Hello Everyone! Vic here to present another great post and contribution from my good pal, Mike from Parlor of Horror. This time, Mike is presenting his Top 5: Favorite “Gothic” Vincent Price Films. Please remember to visit Mike’s great page from here for awesome Movie Reviews, Horror Fiction Writing Tips, Monster Model Pics and Horror Novel Reviews!
My Top 5: Gothic Vincent Price Films
Guest Post by Mike from “Parlor of Horror”
1) The Pit and the Pendulum (1961)
Only loosely based on the Poe story, and set in 16th century Spain, Nicholas (Price) is slowly driven insane by ghostly apparitions of his recently deceased wife, Elizabeth (Barbara Steele). His brother-in-law, Francis, arrives to investigate his sister’s death and is caught up in the man’s madness. In the end, all of Nicholas’s relationships are severed. Vivid dark imagery of the massive castle, the pendulum device and Price portraying an insane man (donning a twisted smile and black cloak & headpiece), make this the epitome of gothic films. Directed by Roger Corman and screenplay by Richard Matheson. Distributed by AIP.
2) House of Wax (1953)
Henry is a NY sculpture artist in the 1890’s. He needs funding for his art but his wax exhibit is not making any money. His manager/partner sees a way to collect money, by burning down Henry’s studio with Henry in it, and collect on the insurance. But, Henry does not die and exacts revenge against all who betrayed him, turning them into the art exhibits in his new wax museum of horrors. Look for Henry’s mute assistant played by a young Charles Bronson. A Warner Brothers film directed by Andre de Toth.
3) The Witchfinder General (1968) aka: The Conquerer Worm (Currently available on Netflix)
Sadistic tale about Mathew Hopkins, a lawyer appointed by British Parliament to purge the country of witches. He has a unique way of determining a witch. The suspect is stabbed in the back many times with a holy dagger. If the suspect lives, he or she must be a witch and is sentenced to hanging (think about that for a second). He falls in love with a young maiden in a small town and he uses her father’s life as a bargaining tool for her reciprocation. Sometimes mistaken for the Corman/Poe series, this film was produced by Tigon Films, directed by Michael Reeves and distributed by AIP.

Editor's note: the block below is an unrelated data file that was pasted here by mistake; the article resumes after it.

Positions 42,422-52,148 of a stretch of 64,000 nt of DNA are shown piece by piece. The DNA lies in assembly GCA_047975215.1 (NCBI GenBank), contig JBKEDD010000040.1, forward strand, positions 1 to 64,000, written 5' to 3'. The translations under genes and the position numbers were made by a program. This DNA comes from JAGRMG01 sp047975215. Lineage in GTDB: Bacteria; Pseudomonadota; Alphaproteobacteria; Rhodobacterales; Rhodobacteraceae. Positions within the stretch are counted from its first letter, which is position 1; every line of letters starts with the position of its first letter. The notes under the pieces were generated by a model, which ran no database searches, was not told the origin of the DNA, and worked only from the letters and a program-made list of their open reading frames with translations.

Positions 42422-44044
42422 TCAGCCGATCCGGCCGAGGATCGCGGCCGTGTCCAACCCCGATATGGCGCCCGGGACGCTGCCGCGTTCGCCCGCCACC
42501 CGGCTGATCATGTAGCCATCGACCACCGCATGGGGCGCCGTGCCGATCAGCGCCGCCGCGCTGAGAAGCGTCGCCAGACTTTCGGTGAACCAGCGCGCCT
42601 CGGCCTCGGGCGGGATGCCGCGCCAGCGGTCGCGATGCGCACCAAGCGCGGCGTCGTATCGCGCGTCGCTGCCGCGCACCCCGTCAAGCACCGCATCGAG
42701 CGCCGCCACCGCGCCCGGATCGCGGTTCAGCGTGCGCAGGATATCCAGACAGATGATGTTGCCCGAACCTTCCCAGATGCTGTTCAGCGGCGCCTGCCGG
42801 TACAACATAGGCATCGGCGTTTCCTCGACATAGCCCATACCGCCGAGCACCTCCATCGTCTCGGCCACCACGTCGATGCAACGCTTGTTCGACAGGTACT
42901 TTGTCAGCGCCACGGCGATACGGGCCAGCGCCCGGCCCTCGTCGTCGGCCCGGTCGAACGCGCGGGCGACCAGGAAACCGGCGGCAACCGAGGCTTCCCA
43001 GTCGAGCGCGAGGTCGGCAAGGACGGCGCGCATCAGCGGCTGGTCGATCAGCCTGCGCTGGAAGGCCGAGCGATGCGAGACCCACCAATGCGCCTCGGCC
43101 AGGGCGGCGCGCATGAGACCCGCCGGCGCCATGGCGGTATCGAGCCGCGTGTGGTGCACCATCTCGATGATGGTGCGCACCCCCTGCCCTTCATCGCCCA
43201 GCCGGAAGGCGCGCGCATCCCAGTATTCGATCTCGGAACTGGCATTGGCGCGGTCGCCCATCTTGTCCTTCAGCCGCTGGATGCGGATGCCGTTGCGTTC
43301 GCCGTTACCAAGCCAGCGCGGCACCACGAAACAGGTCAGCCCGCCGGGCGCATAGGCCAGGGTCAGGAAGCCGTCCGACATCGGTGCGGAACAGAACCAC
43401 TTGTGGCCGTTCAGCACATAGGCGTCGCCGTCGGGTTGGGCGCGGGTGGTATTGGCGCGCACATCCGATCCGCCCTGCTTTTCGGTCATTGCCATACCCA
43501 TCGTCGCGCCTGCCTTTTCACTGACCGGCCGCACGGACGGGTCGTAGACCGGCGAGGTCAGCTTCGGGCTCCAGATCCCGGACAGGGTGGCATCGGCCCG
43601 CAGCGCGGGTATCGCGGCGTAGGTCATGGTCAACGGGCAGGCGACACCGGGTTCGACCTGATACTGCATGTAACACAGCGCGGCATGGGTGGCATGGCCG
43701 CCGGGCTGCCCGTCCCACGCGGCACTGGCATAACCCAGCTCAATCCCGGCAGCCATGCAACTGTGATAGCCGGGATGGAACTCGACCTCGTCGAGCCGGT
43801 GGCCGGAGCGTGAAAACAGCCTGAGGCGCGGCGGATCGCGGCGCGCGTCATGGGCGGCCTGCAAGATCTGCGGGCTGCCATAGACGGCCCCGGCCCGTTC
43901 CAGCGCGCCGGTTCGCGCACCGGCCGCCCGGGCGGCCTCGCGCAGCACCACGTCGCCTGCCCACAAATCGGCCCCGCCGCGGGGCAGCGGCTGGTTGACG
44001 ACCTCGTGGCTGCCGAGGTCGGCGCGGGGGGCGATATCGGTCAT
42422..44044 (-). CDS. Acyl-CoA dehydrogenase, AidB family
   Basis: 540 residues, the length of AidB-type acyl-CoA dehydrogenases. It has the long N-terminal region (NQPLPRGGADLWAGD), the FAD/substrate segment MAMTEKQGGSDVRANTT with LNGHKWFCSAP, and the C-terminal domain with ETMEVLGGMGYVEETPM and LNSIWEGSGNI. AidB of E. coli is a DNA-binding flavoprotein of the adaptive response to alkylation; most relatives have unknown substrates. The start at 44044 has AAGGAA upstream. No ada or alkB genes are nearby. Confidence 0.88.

4) The House of Usher (1960)
Roderick (Price) is quite mad in this tale, convinced that his sister, Madeline, must not marry and pass down a terrible mental illness in the family genes. Madeline’s fiancé, Phillip, comes to rescue her but almost succumbs in the process. Madeline seems to die, but is instead buried alive. When she awakes in a sarcophagus, she goes mad and fulfills Roderick’s prophecy. Price has bleach blond hair in this film and turns on the Shakespearean-style melodrama. The first of the Corman/Poe releases whose success produced a series of 8 films in all. Screenplay by Richard Matheson. Distributed by AIP.
5) Tomb of Ligeia (1965)
Verden Fell’s wife, Ligeia, promises to return before she dies. Time has passed but Verden is still consumed with the idea of Ligeia’s return. To his new wife’s dismay, Verden’s behavior becomes increasingly stranger when they move into his Abbey after their honeymoon. Rowena begins to believe that Ligeia has already returned in the deep hours of night and hiding by day in the body of a mysterious black cat. Though the ending is a little choppy, this fine Poe adaptation is a remarkably underrated film and one of Price’s classic character portrayals. Directed by Roger Corman, screenplay by Robert Towne and based on the Poe story of the same name. Distributed by AIP, this was the last of the 8 Corman/Poe films.
The Raven (1963)
I could have easily put this horror-comedy satire in 5th place, starring Price, Boris Karloff and Peter Lorre. It’s a fun film of battling wizards that is still entertaining every time I view it.
Please enjoy the Trailers Below!
Thanks Mike, for another great post for Vic’s Movie Den. We cannot wait for the next one!